Friday, December 6, 2019

Lion Goes Berserk At Rodeo

Part 6 of 30
The Mam & Pap
Royal Splendid Traveling Rodeo

This one was supposed to be just something fun Mam and Pap put in the show once. Thinking they'd have a real distinction to be the only rodeo with a lion riding horseback. But instead for a while they were known for a tragedy. Unfortunately, the whole thing was a great disaster, and there may still be a few victims somewhere still waiting for settlements. The rudimentary sketch just before the mayhem show a lot of potential for a decent show, but lion/horse acts now seem doomed from the get-go.

In my opinion, and I see some of the trouble in the sketch, the horse was fairly afraid. And the way it is with animals — it’s the same with us — fear is contagious. The horse was afraid, the lion picked up the vibes, the horse became more afraid, the lion took on a bad vibe overload, and next thing you knew the lion leapt to the rafters of the rodeo tent. Swinging back and forth on the horizontal beam, he slipped into the stands. The panic of the crowd, while they should have remained calm, good advice always, was out of control. It’s a terrible thing to spook a lion. He went ballistic, his natural instincts being a predatory outlook when provoked, he took this very convenient opportunity to act out, and — please bow your head for a moment’s silence — several spectators were … unfortunately … lost… And a couple others got refunds.

Naturally, the horse was somewhat to blame for the mayhem, since when the lion leapt for the rafters he went straight up the horse’s neck, digging in for traction. Without featuring violence for violence’s sake — something I hate seeing in anything I read — a lion’s claws can do some serious damage and cause substantial grief in anyone or anything unfortunate enough to bear the brunt of one's earnest takeoff. Remember, a lion’s nothing but an overgrown cat, and like cats at home, they can rip your couch to shreds without even trying. The house cat, though, is quiet, unlike this roaring lion and the cry of dereliction from the horse in its terrible agony. I wouldn’t have wished that on my worst enemy, if there was ever a horse I considered an enemy.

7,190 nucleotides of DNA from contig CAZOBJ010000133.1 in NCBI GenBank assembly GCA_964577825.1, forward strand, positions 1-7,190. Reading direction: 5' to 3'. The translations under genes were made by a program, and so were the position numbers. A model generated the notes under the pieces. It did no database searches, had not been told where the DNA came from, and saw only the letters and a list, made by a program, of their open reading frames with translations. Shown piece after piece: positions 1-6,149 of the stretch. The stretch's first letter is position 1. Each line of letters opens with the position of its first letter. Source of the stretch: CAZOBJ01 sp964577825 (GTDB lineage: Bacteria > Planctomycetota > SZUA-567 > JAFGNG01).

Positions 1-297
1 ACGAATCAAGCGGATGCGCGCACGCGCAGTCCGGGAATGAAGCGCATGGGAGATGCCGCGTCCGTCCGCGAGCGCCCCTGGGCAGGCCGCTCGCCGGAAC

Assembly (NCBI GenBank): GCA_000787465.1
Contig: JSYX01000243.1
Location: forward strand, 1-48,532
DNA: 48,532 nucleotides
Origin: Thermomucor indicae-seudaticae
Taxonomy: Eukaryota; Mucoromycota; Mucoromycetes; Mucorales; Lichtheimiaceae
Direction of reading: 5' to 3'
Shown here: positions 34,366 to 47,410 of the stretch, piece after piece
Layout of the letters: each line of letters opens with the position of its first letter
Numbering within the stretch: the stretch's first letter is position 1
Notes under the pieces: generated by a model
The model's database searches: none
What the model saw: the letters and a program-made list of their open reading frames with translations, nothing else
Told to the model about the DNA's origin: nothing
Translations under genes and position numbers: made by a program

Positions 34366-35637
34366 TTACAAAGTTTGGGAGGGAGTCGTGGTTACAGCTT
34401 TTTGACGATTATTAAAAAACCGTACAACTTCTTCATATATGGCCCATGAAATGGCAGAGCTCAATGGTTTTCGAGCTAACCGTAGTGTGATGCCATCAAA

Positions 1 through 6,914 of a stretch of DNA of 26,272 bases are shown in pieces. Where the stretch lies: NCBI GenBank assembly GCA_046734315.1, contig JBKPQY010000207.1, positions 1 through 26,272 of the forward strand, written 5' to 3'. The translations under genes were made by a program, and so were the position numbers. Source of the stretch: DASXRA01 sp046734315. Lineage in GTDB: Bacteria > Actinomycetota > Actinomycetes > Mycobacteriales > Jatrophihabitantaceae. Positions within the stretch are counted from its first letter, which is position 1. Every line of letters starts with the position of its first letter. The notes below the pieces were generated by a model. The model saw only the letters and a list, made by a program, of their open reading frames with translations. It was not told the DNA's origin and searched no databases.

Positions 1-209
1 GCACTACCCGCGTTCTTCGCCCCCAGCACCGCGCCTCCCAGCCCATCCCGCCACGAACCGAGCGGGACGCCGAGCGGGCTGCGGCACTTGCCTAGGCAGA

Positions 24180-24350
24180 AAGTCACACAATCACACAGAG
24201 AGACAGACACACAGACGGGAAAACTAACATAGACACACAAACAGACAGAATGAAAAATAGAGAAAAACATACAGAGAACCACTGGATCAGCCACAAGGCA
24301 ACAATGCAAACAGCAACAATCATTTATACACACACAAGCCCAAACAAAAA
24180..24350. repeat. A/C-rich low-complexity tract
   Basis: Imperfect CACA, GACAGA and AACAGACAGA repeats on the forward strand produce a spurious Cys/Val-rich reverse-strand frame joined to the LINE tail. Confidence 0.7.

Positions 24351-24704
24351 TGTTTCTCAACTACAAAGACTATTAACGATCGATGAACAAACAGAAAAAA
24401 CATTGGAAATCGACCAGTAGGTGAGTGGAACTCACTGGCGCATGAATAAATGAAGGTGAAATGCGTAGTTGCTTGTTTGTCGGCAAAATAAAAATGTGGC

Once in the rafters — again, the lion being an overgrown cat, really good for nothing but living in the forest — he was at a dead end and leapt for the side of the tent, completely out of desperation. His claws hooked in the cloth firmly, but with his weight he went right down the side, ending up with a rift in the tent from top to bottom. Screaming people fled through the hole. The lion, having freed itself from the cloth entanglement, fell the last 20 feet and crushed a young family who’d unfortunately faced some bad times just recently — little Ted’s pet mouse, a school project, had died, earning Ted a trip to the rodeo as payback.

Those with any sense — most lacked the sense not to scream during the onslaught of an injured lion — dove into the animals’ water tank. One guy — damn the luck — allergic to water immediately perished. Which you’d think he would’ve thought of before diving in. They later found a tag around his neck telling of his allergy, and advising, “If it’s raining, get me inside.”

Our hearts go out to him. Because when it rains, it pours. In a very real sense Tragedy and Violence mated that night and bore Death. Pap put it in his journal, underlining a rule that they adhered to for years after: “Do not allow lions within a country mile. They’re nothin’ but god-derned trouble.”

NOTE: No animals were injured or killed in the retelling of this fictional event.

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